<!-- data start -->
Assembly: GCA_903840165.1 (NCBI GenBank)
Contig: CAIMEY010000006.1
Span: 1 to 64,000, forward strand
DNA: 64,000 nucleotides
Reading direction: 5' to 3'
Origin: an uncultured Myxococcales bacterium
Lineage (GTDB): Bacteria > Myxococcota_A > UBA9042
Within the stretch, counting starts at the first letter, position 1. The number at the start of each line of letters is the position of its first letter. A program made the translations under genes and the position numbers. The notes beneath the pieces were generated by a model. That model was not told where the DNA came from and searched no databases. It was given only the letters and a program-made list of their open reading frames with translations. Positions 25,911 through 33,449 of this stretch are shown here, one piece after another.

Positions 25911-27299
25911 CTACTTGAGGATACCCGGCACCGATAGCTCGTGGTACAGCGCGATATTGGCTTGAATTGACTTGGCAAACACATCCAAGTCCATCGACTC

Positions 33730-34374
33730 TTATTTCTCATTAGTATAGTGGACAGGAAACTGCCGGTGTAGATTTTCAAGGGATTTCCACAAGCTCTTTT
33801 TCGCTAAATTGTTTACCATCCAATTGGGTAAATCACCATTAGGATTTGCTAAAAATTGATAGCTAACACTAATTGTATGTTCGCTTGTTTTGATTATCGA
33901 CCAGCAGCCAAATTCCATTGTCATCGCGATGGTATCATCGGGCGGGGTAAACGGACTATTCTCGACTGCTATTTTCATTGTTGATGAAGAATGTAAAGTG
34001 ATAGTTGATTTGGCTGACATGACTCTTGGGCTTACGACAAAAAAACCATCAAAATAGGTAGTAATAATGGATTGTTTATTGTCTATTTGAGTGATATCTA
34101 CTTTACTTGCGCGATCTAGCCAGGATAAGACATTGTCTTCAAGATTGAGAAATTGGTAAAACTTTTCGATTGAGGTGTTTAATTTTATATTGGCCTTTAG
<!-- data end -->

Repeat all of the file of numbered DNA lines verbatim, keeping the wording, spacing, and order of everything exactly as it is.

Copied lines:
Assembly: GCA_903840165.1 (NCBI GenBank)
Contig: CAIMEY010000006.1
Span: 1 to 64,000, forward strand
DNA: 64,000 nucleotides
Reading direction: 5' to 3'
Origin: an uncultured Myxococcales bacterium
Lineage (GTDB): Bacteria > Myxococcota_A > UBA9042
Within the stretch, counting starts at the first letter, position 1. The number at the start of each line of letters is the position of its first letter. A program made the translations under genes and the position numbers. The notes beneath the pieces were generated by a model. That model was not told where the DNA came from and searched no databases. It was given only the letters and a program-made list of their open reading frames with translations. Positions 25,911 through 33,449 of this stretch are shown here, one piece after another.

Positions 25911-27299
25911 CTACTTGAGGATACCCGGCACCGATAGCTCGTGGTACAGCGCGATATTGGCTTGAATTGACTTGGCAAACACATCCAAGTCCATCGACTC

Positions 33730-34374
33730 TTATTTCTCATTAGTATAGTGGACAGGAAACTGCCGGTGTAGATTTTCAAGGGATTTCCACAAGCTCTTTT
33801 TCGCTAAATTGTTTACCATCCAATTGGGTAAATCACCATTAGGATTTGCTAAAAATTGATAGCTAACACTAATTGTATGTTCGCTTGTTTTGATTATCGA
33901 CCAGCAGCCAAATTCCATTGTCATCGCGATGGTATCATCGGGCGGGGTAAACGGACTATTCTCGACTGCTATTTTCATTGTTGATGAAGAATGTAAAGTG
34001 ATAGTTGATTTGGCTGACATGACTCTTGGGCTTACGACAAAAAAACCATCAAAATAGGTAGTAATAATGGATTGTTTATTGTCTATTTGAGTGATATCTA
34101 CTTTACTTGCGCGATCTAGCCAGGATAAGACATTGTCTTCAAGATTGAGAAATTGGTAAAACTTTTCGATTGAGGTGTTTAATTTTATATTGGCCTTTAG